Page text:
So what if we don’t have money? We have each other! Love! Do you feel me?
I love Athens.. I spend a lot of time here. I’ve got to know its streets and buildings and parks and squares. But I don’t live here and so I don’t have the same preconceptions of places like many Athenians do. If somewhere appeals to me.. I’ll go. I see things fresh and without judgement. Come the end of the night, I may find myself drinking a beer on the streets of Exarhia marvelling at graffiti, sipping raki with leftist friends or playing with kittens in artists’ studios.. But many a time i will also end up on shiny dance floors covered in carnations, poolside bars drowned in moonlight, secret hideouts or backstage get togethers.. And I love them, for what they mean to me.. Whether it be an amazing cocktail or inspiring company.. Or a dj that always manages to make you forget your worries. But at some point, and often much to my disappointment, I always discover that these places symbolise something totally different to everyone else.
To many they are the “in” places, the places to be seen, the places to encounter football managers, music managers, teenage heart throbs , actors in the latest soap opera to air on tv. And suddenly my perception of them changes. They mean something different. They are exclusive, expensive, vacant despite their popularity, unrepresentative of the whole and despite the smiles on show, are tinged with sadness. And I think twice about going back.
Last night I was at such a place.. filming for our documentary on love in the crisis. I liked the bar for its décor, it’s low hanging lights, hospitality, abundance of huge white candles everywhere and music you couldn’t help but move to. . And I met Lilly. Who, every night, navigates through the cigarette smoke to instruct waiters, guide guests to tables and leave lipstick marks on people’s cheeks. Her job is to look stunning, to smile and make sure people are not left waiting more than ten minutes for their champagne and whiskey on the rocks. And she blended in. Camouflaged amongst the platform heels, short skirts, credit cards and eyes that promise one night only of no sleep and pure pleasure. And she appeared to be one of them.
“Shall we go lie down together..?”
But, to my surprise after taking some time to speak to her, I discovered she wasn’t at all. In fact, in all this showiness, extravagance, and bravado designed to create the illusion that all is ok in a country falling apart at more than just its seams, Lilly suddenly stood out as the only true thing in it.
“What you see around you is not real love. Men and women are afraid of love now.” She told me. “Men think it means drinks at 10 euros a pop.. Red roses at the door.. and a weekend away to the islands. So they steer away from love. No one in the crisis has the money for this anymore and their relationships have become meaningless ones. Thats what you see here. They are superficial and shallow. Here today and gone tomorrow.. but perhaps at least the sex will be good right??”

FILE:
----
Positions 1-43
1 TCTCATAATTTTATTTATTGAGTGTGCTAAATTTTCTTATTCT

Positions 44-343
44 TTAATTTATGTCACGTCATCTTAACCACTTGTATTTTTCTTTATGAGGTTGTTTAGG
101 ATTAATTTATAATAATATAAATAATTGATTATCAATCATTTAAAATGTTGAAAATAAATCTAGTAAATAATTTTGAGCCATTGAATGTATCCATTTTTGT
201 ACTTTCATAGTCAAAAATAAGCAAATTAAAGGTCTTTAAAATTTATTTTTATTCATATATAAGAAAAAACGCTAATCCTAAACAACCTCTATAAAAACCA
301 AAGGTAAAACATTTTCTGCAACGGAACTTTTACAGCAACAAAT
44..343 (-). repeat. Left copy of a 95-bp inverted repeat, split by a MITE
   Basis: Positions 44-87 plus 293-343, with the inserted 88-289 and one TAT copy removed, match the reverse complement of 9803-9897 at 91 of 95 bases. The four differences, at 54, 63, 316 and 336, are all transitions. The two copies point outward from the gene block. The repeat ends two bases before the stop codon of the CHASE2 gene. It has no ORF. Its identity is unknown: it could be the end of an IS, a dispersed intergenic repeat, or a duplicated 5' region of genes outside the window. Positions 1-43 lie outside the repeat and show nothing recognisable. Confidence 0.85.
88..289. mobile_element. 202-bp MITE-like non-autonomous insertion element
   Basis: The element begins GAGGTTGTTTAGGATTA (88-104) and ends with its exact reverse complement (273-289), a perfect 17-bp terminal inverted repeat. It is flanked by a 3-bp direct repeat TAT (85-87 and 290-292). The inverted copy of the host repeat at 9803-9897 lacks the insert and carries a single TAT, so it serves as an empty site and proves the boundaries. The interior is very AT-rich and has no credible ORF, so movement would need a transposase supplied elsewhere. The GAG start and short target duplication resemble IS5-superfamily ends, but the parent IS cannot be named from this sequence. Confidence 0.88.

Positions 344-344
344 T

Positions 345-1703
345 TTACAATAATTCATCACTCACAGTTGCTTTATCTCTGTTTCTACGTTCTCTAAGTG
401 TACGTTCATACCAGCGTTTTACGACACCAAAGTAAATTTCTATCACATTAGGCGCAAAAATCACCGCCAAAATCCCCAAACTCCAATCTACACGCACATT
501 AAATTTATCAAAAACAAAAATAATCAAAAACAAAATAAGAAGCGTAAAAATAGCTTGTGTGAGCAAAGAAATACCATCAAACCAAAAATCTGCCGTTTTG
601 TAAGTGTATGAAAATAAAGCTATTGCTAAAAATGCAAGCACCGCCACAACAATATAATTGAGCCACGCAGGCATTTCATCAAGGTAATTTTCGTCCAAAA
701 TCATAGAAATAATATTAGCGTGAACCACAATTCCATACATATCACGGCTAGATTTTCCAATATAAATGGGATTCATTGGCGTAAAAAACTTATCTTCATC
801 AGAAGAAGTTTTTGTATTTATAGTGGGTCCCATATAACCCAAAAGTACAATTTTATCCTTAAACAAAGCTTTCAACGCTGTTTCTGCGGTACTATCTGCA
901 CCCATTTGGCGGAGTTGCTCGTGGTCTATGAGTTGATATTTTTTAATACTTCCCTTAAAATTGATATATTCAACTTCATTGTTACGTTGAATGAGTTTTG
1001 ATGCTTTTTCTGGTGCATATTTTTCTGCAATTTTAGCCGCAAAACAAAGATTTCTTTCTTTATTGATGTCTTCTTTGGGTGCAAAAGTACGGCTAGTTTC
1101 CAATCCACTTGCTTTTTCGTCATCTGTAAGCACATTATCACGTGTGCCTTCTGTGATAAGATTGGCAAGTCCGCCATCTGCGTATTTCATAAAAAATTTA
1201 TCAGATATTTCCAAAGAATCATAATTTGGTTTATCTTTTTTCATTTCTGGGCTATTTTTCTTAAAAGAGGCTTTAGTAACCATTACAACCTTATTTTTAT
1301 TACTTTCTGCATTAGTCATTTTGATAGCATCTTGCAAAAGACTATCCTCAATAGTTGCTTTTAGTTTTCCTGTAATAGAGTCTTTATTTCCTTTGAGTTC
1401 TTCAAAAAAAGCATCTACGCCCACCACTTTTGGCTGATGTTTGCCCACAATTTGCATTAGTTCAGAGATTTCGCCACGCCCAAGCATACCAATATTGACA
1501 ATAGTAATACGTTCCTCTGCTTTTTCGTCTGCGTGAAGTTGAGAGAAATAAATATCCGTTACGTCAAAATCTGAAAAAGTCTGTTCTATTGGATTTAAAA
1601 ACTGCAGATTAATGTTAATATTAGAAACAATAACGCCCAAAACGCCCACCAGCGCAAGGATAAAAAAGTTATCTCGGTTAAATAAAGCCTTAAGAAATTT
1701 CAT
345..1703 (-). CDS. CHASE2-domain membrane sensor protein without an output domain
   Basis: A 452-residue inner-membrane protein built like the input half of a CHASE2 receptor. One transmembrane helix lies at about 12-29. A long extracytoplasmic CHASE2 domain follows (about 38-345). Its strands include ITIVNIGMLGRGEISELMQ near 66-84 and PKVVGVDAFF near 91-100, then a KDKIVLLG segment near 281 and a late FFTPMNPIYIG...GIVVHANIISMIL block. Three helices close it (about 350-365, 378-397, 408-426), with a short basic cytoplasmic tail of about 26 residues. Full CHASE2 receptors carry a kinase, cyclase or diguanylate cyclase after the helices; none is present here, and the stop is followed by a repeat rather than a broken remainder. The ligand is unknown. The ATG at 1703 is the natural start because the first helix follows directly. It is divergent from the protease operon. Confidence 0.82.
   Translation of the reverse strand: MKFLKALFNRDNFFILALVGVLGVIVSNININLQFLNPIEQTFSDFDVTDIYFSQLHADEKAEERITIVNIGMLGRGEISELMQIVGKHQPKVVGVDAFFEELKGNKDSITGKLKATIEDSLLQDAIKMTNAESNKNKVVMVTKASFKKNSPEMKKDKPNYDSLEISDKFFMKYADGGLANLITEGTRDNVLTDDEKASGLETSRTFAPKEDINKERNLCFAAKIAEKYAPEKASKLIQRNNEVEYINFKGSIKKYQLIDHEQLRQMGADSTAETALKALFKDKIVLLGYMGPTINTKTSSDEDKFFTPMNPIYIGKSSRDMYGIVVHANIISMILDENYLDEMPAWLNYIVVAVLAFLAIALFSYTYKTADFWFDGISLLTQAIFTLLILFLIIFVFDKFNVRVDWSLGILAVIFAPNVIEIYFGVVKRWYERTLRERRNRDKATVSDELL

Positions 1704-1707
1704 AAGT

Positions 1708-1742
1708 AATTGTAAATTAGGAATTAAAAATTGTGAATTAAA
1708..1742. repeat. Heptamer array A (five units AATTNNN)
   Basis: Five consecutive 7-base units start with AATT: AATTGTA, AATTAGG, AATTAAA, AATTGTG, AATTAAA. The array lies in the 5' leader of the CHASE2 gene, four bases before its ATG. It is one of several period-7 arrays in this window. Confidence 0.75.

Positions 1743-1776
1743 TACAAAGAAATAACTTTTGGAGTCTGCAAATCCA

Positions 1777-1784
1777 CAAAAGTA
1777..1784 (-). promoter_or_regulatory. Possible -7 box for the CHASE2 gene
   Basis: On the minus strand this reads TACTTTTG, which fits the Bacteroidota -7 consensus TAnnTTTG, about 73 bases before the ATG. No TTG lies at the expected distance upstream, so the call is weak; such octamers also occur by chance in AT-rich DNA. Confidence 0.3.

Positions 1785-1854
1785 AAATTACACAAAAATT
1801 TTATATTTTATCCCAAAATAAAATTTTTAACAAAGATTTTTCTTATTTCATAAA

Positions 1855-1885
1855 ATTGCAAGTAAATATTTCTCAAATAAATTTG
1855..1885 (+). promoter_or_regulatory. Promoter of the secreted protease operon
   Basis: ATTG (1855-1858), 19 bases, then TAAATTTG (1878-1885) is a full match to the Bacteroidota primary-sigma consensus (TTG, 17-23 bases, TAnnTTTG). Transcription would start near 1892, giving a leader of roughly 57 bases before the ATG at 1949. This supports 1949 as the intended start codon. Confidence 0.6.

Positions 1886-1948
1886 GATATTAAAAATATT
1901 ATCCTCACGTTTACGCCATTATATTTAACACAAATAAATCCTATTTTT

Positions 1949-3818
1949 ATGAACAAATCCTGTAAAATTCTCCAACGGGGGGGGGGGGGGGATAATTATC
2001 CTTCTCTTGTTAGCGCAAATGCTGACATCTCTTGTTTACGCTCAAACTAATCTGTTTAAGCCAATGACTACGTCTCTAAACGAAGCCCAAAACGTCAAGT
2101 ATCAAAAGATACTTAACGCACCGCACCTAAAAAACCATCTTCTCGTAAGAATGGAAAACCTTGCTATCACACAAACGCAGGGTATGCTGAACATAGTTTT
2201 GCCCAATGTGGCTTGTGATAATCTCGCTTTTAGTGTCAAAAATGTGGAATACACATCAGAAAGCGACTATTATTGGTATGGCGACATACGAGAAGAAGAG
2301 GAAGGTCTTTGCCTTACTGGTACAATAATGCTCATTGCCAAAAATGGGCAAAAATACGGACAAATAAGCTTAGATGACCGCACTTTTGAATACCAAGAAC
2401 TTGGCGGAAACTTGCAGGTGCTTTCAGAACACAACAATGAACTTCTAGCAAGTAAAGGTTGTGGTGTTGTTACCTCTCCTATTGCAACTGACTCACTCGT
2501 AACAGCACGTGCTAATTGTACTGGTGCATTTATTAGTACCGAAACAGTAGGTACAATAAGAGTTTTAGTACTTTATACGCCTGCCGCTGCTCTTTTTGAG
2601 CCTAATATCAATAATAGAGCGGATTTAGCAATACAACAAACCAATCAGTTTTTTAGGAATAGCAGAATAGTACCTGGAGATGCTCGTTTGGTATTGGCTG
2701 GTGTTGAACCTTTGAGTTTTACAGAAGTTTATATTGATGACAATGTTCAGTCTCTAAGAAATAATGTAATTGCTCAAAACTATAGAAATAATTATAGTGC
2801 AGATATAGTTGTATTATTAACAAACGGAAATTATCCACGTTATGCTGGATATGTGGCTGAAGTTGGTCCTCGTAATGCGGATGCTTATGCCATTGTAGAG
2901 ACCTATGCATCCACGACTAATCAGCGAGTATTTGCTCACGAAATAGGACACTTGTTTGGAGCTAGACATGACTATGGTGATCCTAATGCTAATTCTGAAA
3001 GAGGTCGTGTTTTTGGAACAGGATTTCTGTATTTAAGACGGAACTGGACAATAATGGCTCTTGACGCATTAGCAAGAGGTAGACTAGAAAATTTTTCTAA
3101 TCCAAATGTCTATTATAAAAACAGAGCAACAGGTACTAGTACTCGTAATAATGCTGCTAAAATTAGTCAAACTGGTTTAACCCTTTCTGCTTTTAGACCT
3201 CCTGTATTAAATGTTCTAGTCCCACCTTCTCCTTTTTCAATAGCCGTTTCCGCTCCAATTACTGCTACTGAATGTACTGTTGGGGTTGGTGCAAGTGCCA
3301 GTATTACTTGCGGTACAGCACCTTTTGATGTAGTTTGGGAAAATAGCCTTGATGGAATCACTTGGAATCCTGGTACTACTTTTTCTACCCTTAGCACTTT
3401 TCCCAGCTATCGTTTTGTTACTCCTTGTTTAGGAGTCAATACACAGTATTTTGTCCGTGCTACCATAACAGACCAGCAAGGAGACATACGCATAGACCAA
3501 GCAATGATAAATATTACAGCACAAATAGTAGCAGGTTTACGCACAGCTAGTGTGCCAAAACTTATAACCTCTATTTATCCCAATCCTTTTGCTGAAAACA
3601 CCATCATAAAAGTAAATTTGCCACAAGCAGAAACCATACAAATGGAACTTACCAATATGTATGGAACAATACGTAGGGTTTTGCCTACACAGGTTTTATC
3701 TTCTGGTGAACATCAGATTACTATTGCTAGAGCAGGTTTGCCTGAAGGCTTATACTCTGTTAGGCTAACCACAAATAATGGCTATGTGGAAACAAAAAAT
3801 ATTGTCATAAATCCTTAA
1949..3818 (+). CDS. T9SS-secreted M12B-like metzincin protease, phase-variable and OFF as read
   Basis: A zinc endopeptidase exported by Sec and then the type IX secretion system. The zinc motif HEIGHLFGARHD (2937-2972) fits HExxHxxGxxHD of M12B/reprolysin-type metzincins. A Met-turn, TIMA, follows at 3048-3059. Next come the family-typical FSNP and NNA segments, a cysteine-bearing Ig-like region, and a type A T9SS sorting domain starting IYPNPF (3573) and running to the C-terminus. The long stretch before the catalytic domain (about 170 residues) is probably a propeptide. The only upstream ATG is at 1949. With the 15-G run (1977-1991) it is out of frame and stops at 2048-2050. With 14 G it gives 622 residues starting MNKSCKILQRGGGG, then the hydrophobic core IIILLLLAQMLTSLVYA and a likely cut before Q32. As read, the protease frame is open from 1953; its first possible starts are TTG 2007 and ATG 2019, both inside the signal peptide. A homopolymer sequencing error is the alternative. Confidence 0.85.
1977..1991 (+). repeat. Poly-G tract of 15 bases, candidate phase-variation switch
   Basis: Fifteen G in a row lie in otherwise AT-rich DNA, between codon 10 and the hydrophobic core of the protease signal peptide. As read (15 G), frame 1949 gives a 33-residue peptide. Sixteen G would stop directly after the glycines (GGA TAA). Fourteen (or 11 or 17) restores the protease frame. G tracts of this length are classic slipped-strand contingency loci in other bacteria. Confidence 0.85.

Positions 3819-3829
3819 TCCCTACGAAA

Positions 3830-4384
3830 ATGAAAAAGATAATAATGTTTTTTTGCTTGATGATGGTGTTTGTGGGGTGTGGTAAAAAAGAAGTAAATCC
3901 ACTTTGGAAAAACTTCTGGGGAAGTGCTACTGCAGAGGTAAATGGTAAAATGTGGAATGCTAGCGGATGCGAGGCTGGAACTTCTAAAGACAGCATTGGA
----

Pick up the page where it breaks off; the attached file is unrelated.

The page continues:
- “Giannis I love you, even though you’re a wanker..”
And yet at that point, when she revealed to me what sounded like the most depressing situation for single people to be in, she smiled and explained how she sees things differently.
“If you realise that once you clear away the rolex watches and diamond rings and expensive holidays.. you are left with the truth. Something real. Something genuine and I feel it. I live it.”
She wasn’t at all how I had expected her to be. And it gave me hope.
Because, stood amidst all that fakeness, what Lilly was really describing was a new generation of Greeks. A new Greece. And how those who still cling to the old one, those who insist on sweating their guts out 24/7
to keep their pricey bachelor pads, designer clothing and flash cars, will soon realise they have no one they truly love to enjoy it with.
Because the old Greece.. the showy, shiny, ‘look at my Mercedes Benz’ Greece isn’t coming back.. no matter how many porches the Bouzoukia club managers hire to be parked outside the club for show.
“You just have to have faith”, Lilly said.
I wish all people here could trust in a better future, in a more genuine, honest, less material obsessed country, like Lilly. I wish I could. But Greece gets to you. And when relief from the harshness of poverty and struggles of life comes in the form of a half eaten sandwich in a bin on your street, people tend to give up on having faith in a better tomorrow.
But then you meet someone like Lilly.. Who in the face of all this pretence.. Who, despite an inability in others to understand and adapt to the fact that the old Greece just isn’t coming back.. Who in her costume jewelery, pretty outfit and full time job tells you to have faith because a new Greece is waiting around the corner.. And our parents and grandparents don’t have to tear themselves apart with blame for past mistakes, because there is a generation already looking to the future, who believes that out of this darkness will come light.
Once, I read that only truly happy people are able to look back on their lives and see every single moment – both good and bad – as necessary, because it had all led them to the point they are at. Lilly says she is thankful for where she is now. “I’m in love.” She admits. “And it’s a love I’ve never felt before. It is raw, I can’t really explain it.”
It is like the relationship therapist we interviewed for our documentary told us. Love in the time of crisis can’t really be explained… or defined just yet. It’s ongoing. The crisis is but a chance for us to learn HOW to love…